Tuesday, October 21, 2014
   
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Water users asked to consider dry weather conditions

LINCOLN—Nebraska farmers, ranchers and water system managers are being encouraged to monitor weather conditions as spring progresses and temperatures rise.

The Nebraska Climate Assessment Response Committee (CARC) met this week to discuss current weather conditions and the outlook for the remainder of 2012. Committee members reviewed information provided by the state climatologist, as well as representatives of the National Drought Mitigation Center (NDMC) and the National Weather Service.

“The Panhandle and part of eastern Nebraska currently are in either early drought or abnormally dry on the U.S. Drought Monitor map,” said Bobbie Kriz-Wickham, CARC chair and assistant director of the Nebraska Department of Agriculture. “The Committee is encouraging farmers, ranchers and water system managers to take note of these circumstances as they gear up for the production season.”

State Climatologist Al Dutcher said precipitation across the state in April has not been enough to erase moisture deficits caused by a relatively dry winter and above normal temperatures.

“In some parts of the state, the rain we have been receiving has been lost rather quickly, either as runoff from a hard precipitation event, from high winds, or due to the above normal temperatures,” Dutcher said. “While the summer forecast is somewhat uncertain, conditions at present will dictate the need for timely rains, especially in the Panhandle and northeast Nebraska.”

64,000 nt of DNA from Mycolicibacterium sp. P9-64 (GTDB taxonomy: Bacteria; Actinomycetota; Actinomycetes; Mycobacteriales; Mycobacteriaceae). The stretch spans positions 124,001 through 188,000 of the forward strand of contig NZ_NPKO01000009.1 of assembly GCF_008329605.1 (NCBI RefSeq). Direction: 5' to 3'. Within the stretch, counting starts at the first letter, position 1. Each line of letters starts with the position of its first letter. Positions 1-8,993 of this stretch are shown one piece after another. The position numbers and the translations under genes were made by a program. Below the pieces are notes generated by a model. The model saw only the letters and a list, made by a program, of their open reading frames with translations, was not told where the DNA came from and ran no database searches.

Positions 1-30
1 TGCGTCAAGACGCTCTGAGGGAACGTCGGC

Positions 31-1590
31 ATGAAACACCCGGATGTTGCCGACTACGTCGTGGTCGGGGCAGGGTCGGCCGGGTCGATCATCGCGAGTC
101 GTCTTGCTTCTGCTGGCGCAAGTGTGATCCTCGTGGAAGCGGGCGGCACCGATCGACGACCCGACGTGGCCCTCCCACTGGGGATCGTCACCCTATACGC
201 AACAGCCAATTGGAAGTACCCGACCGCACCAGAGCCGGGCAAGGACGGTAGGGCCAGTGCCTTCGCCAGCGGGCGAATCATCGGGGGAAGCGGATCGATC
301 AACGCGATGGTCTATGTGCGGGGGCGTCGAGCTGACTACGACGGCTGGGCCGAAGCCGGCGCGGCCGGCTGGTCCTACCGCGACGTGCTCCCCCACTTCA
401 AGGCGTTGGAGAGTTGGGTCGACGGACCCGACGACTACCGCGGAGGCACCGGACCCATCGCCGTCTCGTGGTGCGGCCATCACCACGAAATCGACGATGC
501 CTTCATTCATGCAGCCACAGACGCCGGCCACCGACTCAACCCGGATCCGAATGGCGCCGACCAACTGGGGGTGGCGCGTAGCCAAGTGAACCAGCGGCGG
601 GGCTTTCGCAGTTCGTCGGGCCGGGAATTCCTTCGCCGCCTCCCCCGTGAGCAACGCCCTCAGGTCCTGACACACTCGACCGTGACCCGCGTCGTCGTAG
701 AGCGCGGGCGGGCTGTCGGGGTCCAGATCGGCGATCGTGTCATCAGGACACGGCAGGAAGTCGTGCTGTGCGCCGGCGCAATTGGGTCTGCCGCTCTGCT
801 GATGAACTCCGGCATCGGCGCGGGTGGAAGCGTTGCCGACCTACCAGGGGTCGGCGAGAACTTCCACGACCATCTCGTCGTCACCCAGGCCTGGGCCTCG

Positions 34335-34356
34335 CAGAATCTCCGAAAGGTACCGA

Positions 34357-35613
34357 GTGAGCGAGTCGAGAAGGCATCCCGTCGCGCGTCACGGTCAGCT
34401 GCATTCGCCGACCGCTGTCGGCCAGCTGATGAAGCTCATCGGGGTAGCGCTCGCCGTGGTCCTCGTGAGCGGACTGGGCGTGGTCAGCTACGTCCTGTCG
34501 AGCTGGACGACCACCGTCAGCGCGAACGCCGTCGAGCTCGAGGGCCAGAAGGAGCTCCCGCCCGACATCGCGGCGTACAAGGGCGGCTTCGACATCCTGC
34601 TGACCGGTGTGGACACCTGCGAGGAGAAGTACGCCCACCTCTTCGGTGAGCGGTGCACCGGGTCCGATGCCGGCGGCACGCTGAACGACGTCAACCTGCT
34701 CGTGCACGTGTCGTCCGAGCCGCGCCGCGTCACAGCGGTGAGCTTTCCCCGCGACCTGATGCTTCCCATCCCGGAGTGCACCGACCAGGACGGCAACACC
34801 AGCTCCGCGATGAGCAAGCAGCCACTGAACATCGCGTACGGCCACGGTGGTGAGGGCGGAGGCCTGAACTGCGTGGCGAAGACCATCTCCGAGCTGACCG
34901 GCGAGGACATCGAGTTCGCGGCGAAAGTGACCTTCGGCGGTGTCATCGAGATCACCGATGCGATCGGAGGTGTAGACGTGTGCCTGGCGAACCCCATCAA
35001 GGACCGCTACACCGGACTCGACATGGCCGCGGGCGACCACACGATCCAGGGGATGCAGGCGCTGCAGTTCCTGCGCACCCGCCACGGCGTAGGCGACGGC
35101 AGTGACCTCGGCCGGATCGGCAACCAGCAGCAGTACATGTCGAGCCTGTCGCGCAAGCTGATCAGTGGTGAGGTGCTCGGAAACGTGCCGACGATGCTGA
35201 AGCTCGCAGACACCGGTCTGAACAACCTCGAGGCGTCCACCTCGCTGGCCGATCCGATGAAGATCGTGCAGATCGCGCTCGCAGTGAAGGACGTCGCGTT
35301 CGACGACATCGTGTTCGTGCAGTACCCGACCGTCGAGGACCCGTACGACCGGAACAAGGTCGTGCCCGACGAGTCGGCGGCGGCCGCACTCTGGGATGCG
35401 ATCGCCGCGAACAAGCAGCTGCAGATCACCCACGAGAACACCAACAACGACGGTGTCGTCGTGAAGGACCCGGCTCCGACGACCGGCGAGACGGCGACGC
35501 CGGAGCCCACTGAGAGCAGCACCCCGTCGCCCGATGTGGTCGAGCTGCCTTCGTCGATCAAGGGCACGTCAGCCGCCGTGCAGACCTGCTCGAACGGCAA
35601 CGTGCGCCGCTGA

According to the U.S. Drought Monitor, 12 percent of Nebraska is in a Class 1 drought. Mark Svoboda with the NDMC said the U.S. Seasonal Drought Outlook map, valid through July 31, predicts the dry Panhandle conditions will persist. Streamflow is low in the Republican and Platte river basins, although reservoirs are in fairly good shape due to good precipitation the past couple years, Svoboda said.

“Water supply conditions are fairly stable for now, but regular precipitation events will be critical as we move forward into the summer,” Svoboda said.

“What we were told this week is that conditions could deteriorate quickly. We just want folks to be paying attention and planning ahead as much as possible,” Kriz-Wickham said.

The University of Nebraska-Lincoln Extension already has put out some information related to water management for farmers and ranchers. It is archived at: http://marketjournal.unl.edu/april13 and http://marketjournal.unl.edu/april20. Other on-line resources can be found at: http://www.extension.unl.edu/crops-future and http://water.unl.edu/. The NDMC web site also contains information at http://drought.unl.edu.

The Committee plans to meet for an update in June. CARC information, including presentations from the April 24, 2012, meeting, can be found at www.agr.ne.gov/carc.